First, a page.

Even though our past research has highlighted the importance of the power of eruptions at this volcano, predicting volcanic eruptions to the day and hour remains impossible. This is particularly difficult at a volcano so far offshore, with no power and a shifting, dynamic environment. The only observations are possible via satellite methods, which give a few minutes warning at best for the local residents of Tonga.

    They say every major eruption brings with it a new surprise. This event has shown us clearly volcanoes can be very effective at generating tsunami events, and while Tonga is a long way away from most other countries, its volcanoes can threaten low-lying areas of nations around the globe.
    Over the next days to weeks, we will learn more about this fascinating and dangerous volcano and also the hazards of submarine calderas. Early reports suggest Tonga has experienced significant damage due to tsunami, with many outlying areas still out of reach. We can only hope at the moment everyone in Tonga is safe and well.

    Santa Cruz Small Craft Harbor images © Mike Evans

      Posting comments is disabled.

    Latest Articles


    • OBR's : Bringing The Goods Home!
      by Photoboy

      In part five of this series, IMOCA and The Ocean Race shine a spotlight on the OBRs (On-Board Reporters) who are responsible for taking photos, filming videos and writing texts in seemingly impossible conditions, to give the outside world an insight into life on board.

      Though their presence aboard each boat has been compulsory for the past 10 years or so, we discover that several sailors have actually combined the post of crew and reporter since the first editi...
      05-27-2022, 11:19 AM
    • The Ups And Downs Of Lake Garda Foil GC 32 Riva Cup
      by Photoboy
      Tentative early lead for Zoulou at the GC32 Riva Cup

      Lake Garda was playing awkward for today’s opening rounds of the GC32 Riva Cup, first event of the 2022 GC32 Racing Tour. To the south of Riva del Garda, the racing was delayed only slightly but this allowed the lake’s southerly Ora wind to build to 16-18 knots. Reaching starts in this amount of wind enabled the nimble one design foiling catamarans to set off across the start line and converge on the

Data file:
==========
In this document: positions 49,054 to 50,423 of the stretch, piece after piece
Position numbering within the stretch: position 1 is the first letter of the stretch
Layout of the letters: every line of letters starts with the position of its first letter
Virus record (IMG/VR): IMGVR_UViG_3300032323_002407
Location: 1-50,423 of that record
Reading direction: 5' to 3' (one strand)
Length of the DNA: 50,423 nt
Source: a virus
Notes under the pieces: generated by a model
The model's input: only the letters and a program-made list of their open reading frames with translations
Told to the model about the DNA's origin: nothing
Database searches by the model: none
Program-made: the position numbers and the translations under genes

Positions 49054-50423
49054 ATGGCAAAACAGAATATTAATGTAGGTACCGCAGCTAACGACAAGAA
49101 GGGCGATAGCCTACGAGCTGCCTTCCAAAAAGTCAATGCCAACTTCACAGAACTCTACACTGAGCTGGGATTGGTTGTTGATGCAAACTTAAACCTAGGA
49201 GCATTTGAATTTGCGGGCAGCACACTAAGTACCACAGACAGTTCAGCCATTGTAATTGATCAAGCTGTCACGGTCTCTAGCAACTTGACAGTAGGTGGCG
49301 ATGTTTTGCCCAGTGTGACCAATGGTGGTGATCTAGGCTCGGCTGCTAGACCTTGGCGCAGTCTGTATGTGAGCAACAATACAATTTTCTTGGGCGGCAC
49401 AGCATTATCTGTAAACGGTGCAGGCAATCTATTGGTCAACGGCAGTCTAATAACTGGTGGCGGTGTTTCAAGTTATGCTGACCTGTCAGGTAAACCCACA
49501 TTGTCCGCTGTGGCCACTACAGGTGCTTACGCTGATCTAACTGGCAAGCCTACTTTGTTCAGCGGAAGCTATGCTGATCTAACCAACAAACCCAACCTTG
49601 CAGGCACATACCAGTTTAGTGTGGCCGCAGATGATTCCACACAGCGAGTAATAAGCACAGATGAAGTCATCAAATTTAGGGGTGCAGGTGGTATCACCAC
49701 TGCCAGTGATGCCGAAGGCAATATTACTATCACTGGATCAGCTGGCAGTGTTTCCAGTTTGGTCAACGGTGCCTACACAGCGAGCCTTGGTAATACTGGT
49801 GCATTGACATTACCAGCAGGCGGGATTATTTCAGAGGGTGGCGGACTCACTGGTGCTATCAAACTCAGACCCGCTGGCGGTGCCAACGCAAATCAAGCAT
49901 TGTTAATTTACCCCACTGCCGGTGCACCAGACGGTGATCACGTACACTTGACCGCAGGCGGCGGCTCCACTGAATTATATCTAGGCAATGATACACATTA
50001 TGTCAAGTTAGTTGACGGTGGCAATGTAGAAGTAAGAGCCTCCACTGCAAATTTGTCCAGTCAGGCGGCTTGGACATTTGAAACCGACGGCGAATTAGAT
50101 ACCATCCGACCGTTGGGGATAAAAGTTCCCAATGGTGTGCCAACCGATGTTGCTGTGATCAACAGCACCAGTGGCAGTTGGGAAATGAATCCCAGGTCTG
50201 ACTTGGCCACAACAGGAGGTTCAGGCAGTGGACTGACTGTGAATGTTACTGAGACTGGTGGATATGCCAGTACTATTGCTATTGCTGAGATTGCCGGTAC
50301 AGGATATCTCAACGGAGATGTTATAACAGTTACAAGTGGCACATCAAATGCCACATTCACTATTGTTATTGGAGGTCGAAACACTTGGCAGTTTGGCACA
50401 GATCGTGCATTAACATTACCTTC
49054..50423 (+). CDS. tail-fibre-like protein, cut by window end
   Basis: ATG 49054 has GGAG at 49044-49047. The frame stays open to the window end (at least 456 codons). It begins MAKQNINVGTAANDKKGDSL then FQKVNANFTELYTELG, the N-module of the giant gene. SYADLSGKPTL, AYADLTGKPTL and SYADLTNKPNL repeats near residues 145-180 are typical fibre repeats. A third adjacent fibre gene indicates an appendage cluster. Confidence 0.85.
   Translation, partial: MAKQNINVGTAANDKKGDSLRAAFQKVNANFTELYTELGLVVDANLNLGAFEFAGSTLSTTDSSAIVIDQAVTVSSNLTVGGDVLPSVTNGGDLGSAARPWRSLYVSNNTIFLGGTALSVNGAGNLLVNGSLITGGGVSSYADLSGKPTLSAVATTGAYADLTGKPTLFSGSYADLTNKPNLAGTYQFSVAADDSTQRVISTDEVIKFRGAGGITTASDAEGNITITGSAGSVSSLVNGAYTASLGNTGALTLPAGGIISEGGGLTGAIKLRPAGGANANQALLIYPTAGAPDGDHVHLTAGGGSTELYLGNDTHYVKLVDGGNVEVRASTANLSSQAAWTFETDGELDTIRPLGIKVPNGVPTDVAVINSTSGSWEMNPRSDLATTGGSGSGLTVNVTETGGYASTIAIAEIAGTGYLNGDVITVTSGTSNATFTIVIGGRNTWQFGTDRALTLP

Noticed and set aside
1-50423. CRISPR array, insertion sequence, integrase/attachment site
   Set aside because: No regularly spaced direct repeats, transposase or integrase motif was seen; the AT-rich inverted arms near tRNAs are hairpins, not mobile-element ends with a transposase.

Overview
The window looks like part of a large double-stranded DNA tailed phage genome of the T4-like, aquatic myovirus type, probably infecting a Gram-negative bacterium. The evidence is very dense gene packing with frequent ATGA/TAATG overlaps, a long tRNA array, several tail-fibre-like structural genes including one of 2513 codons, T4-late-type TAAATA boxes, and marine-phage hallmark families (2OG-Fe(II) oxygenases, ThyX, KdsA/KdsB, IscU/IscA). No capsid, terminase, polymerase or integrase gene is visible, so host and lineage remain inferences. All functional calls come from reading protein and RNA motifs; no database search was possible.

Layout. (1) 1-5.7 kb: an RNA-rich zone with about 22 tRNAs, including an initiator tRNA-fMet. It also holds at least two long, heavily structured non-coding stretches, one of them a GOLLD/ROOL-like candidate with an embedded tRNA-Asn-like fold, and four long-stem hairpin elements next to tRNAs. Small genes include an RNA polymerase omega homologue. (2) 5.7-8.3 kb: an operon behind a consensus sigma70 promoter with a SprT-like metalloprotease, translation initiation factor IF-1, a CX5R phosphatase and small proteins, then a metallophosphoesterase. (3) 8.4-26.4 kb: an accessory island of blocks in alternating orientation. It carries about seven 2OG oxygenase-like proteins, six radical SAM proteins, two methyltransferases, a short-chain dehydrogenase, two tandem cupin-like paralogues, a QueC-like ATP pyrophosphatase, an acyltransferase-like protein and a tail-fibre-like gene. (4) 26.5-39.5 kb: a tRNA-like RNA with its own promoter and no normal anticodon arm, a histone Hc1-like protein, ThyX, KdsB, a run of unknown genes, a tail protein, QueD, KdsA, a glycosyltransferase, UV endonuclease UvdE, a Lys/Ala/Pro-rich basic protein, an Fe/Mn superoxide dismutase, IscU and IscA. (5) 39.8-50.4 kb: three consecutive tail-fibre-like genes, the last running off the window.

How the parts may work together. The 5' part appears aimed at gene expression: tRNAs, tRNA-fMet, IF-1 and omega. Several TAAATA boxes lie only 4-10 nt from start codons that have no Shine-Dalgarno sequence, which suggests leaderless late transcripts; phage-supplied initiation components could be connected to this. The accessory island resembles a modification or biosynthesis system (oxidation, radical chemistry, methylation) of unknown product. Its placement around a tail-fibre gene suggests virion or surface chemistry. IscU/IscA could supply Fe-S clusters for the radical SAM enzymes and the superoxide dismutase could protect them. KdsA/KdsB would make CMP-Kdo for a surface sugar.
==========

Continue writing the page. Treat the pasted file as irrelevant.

05-26-2022, 02:43 PM
    • Consistency Puts Quantum Atop Leaderboard
      by Photoboy
      Quantum Racing Take Charge In Baiona

      Lighter winds prevailed on Galicia’s beautiful Ria de Vigo as the third day of racing at the ABANCA 52 SUPER SERIES Baiona Sailing Week produced two different race winners and saw Quantum Racing step clear at the top of the leaderboard.

      While Tony Langley’s British flagged Gladiator team, with Paul Goodison on tactics, read the first beat of the first race best – tacking off the signal boat right end of
      05-26-2022, 12:57 PM
    • Aiming For Gender Equity In Ocean Race
      by Photoboy
      The Ocean Race aims for equal number of male and female sailors in the event by 2030

      Viva Mexico in The Ocean Race Europe
      ? Jen Edney/Viva Mexico/The Ocean Race

      The ambitious target is part of Horizon, a new collaboration with The Magenta Project, World Sailing Trust and PA Consulting, dedicated to increasing the number of women in professional sailing. The group is calling on the sailing, marine and sports industries to join
      05-26-2022, 08:27 AM
    • The Plattners Remain Atop The Heap
      by Photoboy
      Quantum Racing On The Prowl But Phoenix Go Four Points Clear in Galicia

      While Quantum Racing made the best of the great conditions on Galicia’s Ri'a de Vigo on the second day of the ABANCA 52 SUPER SERIES Baiona Sailing Week scoring a first and a second it is Phoenix which has stretched their overall regatta lead to four clear points.
      Quantum Racing won the first race of the day which was contested in 15-18kts of breeze whilst Phoenix followed up their
      05-25-2022, 11:56 AM
    • Galicia Opens The Door For 2022 Super Series Season
      by Photoboy

      The 52 SUPER SERIES fleet warmed up for Tuesday’s start of the 2022 season with three good practice races today on the beautiful r?a de Vigo off Baiona where the world’s leading grand prix monohull circuit is visiting for the very first time in its ten year history.
      As if to underline how open this five-regatta season is likely to be, there were three different race winners, Harm M?ller Spreer’s Platoon, the Plattner family’s Phoenix with Tom Slingsby
      05-23-2022, 12:12 PM